New analysis highlights digital divide found across Chicago neighborhoods
CHICAGO - A new analysis by the University of Chicago has revealed vast differences in internet connectivity across the city, with some neighborhoods reporting more than one-third of households offline.
Researchers are now working to collect their own data to determine how the internet performs across neighborhoods, with the hope of influencing how $65 billion in federal funds to expand broadband access is distributed.
Across the city about 80% of households have internet access, but researchers with the university’s Internet Equity Initiative found a nearly 40 percentage-point difference in connectivity levels between certain neighborhoods.
In the most connected area, the Loop, more than 97% of households have internet access. That’s followed by Lake View and the Near North and South sides at 94%. But in Burnside that number is under 58%, and in West Englewood, less than 62%.
Now that researchers have determined access is not uniform across the city, they can dig deeper into discrepancies in speed, performance and infrastructure, said Nick Feamster, faculty director of research at the Data Science Institute and a principal investigator of the Internet Equity Initiative.
Percent of Chicago households with Internet access, by community area. Data sources: American Community Survey (2015–2019) and City of Chicago Data Portal. (University of Chicago)
"Given better answers to all of those sub-questions we can then start to think about solutions and investment, … really trying to go hyper-local," Feamster said. "Because the problem, although it’s popular to talk about as a national problem, is really a local problem. It varies so much across the city, and there is no data on that until now."
For the next step of the study, researchers will work with volunteers in 75 households and across 30 community areas, with a particular focus on Logan Square and South Shore.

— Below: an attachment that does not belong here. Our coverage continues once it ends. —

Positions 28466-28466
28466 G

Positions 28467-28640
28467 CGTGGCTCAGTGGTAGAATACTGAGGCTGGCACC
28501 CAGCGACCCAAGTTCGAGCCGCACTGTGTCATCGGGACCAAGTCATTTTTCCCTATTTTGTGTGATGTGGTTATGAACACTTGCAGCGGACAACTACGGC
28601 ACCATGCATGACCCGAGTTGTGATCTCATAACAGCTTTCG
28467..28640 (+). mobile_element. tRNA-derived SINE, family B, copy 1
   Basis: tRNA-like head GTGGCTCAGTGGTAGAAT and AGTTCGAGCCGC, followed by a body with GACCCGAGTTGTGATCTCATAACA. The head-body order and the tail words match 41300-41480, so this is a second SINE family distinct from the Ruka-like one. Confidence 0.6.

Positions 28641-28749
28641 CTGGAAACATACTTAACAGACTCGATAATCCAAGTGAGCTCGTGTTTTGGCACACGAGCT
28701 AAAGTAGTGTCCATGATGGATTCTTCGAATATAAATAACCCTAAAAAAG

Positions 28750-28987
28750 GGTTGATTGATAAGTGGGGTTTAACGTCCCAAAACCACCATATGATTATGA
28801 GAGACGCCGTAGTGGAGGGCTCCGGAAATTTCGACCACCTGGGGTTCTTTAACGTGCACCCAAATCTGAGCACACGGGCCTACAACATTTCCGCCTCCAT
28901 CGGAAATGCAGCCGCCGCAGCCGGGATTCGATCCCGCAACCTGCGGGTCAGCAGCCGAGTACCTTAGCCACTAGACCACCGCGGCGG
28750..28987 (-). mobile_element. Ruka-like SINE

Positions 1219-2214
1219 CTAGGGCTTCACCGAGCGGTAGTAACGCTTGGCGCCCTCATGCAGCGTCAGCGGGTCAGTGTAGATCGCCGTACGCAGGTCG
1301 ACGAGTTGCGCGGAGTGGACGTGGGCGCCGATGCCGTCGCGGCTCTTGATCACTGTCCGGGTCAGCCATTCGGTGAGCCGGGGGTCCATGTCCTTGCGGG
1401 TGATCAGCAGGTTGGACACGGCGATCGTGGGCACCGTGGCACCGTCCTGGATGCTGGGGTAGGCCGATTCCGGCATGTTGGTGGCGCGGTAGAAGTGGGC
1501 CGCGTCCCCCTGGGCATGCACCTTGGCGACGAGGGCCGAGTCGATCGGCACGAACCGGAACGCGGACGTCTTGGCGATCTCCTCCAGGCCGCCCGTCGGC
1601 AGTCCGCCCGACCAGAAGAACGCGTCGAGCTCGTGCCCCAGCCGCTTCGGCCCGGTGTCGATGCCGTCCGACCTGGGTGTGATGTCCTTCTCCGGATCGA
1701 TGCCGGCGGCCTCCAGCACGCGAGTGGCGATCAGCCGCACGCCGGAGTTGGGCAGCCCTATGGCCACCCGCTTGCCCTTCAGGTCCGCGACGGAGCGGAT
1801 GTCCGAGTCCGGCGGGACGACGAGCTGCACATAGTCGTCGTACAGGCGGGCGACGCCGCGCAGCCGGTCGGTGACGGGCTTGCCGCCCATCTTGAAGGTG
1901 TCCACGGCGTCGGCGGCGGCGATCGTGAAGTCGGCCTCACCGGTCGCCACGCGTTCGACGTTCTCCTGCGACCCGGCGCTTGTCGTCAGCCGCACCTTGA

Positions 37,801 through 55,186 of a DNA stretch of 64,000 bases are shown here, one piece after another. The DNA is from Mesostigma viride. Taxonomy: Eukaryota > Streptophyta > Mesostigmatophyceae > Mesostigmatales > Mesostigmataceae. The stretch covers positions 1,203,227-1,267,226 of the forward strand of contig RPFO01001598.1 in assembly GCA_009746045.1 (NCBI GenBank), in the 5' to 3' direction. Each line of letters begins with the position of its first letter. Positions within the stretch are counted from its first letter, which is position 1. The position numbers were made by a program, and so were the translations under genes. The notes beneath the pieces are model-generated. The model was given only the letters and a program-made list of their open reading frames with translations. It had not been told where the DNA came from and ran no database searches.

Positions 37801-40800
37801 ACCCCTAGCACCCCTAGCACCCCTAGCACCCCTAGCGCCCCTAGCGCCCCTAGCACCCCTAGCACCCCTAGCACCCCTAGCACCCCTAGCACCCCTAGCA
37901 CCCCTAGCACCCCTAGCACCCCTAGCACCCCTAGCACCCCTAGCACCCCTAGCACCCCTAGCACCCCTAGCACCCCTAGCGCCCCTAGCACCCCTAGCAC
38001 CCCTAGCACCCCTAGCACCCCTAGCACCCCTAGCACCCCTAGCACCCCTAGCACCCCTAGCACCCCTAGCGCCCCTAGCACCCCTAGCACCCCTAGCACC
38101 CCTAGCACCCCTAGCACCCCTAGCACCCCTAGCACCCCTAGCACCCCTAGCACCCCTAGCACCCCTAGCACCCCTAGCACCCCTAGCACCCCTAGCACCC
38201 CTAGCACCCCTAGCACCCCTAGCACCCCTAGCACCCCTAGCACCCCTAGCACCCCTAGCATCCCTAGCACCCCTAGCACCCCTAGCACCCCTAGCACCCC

Volunteers have agreed to install a small device on their routers to measure how quickly data comes in and out of the household.
Internet performance has become critically important in an increasingly virtual world, said Nicole Marwell, associate professor in the Crown Family School of Social Work, Policy and Practice and a principal investigator of the Internet Equity Initiative.
"What does it mean for the lived experience of a person if their internet is good or if their internet is performing poorly?" Marwell asked. "For a kid who is trying to do remote school, it might mean that the teacher keeps buffering and they get disengaged from the lesson and they decide to just pack it in and then that’s it for school for that day."
A heat map of where the Internet Equity Initiative study is currently collecting household-level data on Internet performance. (University of Chicago)
Chicago Public Schools faced a huge hurdle pivoting to online learning at the start of the pandemic when nearly 100,000 families lacked internet access. Mayor Lightfoot turned to hedge fund billionaire Ken Griffin and some of Chicago’s biggest foundations to secure funding to help get students online.
In November 2021, President Biden signed the Infrastructure Investment and Jobs Act, securing $65 billion in new funding to expand broadband access nationwide.
States have been working to determine how that funding will be split up, and Feamster and Marwell are hopeful their new data will help guide that decision-making process.
"A lot of the way this federal money has been structured is that it is supposed to only be spent on places that are ‘unserved,’ which according to the existing data basically includes nowhere in the city of Chicago," Marwell said. "And yet we know that there is a lot of variation in how well people’s internet works."
The households involved in the pilot must participate for at least a month, but many have already agreed to continue data collection for six months.
Still, researchers are looking for more households to join the study, in hopes of reaching residents in all 77 neighborhoods.
"This is an area where we have the potential to see some really meaningful social change," Feamster said. "Sixty-five billion dollars is about to rain down from the federal government. It’s not predetermined how that’s going to be spent. Our city officials, our state officials are working to make sure that we see that money, and that it gets invested wisely … but if you’re not in the data, than it’s going to be really hard for your community to see that investment."
Those interested in participating in the study can fill out a form on the Data Science Institutes’ website.